Review by Woodrow Phoenix
Spoilers in review
Book four of Akira opens with a rescue helicopter attempting to bring food and medical supplies to the survivors of a once again, totally devastated Neo-Tokyo. Buildings, roads and bridges are all collapsed, and the city is basically just a heap of rubble and open water after everything went as wrong as it could possibly have gone at the end of book three. The Colonel finally managed to track Akira down, but as Kiyoko, Masaru, and Takashi greeted their friend again after so many years apart, Takashi was killed by a bullet in the head from Nezu, hiding in a nearby building. The psychic shock from Takashi’s murder instantly triggered Akira’s powers in a wave of horror and anguish, creating a titanic shockwave which ripped Neo-Tokyo to shreds in a massively terrifying replay of the first explosion.
Katsuhiro Ōtomo’s cyberpunk SF saga has already covered 900 pages and it isn’t even close to being finished. The survivors of the cataclysm band together in roving gangs searching for food and water, and The Great Tokyo Empire rises from the ruins, composed of people who now worship Akira. The leader of this ‘Empire’ is Tetsuo, who plans to eliminate anyone left who could oppose him, namely Lady Miyako and The Colonel. There’s a grim tone to events as Ōtomo shows how people deal with the consequences of a post-apocalyptic society; some nobly, but most in terrible, animalistic ways. Nearly all the players from the previous volume are still active with one notable exception, and with nobody to oppose him Tetsuo’s instability and cruelty grows with only his fear of Akira to hold him back. Amongst all the chaos of fights between rival groups, competition for the city’s remaining resources, and a growing concern about what is happening in Japan from the other nations of the world, we finally get some of the backstory about the Colonel’s secret project. There are revelations about how Akira came to be the terrifying force that destroyed Tokyo… and what is the secret of Lady Miyako?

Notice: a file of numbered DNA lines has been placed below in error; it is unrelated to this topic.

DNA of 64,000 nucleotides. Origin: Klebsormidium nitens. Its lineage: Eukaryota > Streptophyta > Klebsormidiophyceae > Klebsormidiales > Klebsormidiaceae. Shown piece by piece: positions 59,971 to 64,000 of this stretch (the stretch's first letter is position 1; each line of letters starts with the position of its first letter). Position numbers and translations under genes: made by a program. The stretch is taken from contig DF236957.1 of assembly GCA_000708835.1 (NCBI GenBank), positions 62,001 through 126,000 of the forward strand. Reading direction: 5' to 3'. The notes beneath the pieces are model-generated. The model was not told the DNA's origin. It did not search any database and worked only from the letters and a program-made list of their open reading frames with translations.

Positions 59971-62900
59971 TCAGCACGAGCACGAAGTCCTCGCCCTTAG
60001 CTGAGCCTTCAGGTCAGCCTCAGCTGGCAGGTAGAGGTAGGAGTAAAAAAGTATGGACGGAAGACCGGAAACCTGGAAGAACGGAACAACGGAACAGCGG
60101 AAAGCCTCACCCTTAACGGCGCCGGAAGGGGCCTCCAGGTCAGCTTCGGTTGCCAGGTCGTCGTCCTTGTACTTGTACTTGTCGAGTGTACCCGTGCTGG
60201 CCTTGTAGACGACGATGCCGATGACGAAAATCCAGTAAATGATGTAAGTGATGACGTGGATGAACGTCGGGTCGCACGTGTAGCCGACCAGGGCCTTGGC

Akira continues to astonish with the breadth of its ambition and the depth and complexity of Ōtomo’s massively detailed narrative. This is comics storytelling of the highest order. Onwards to Book Five.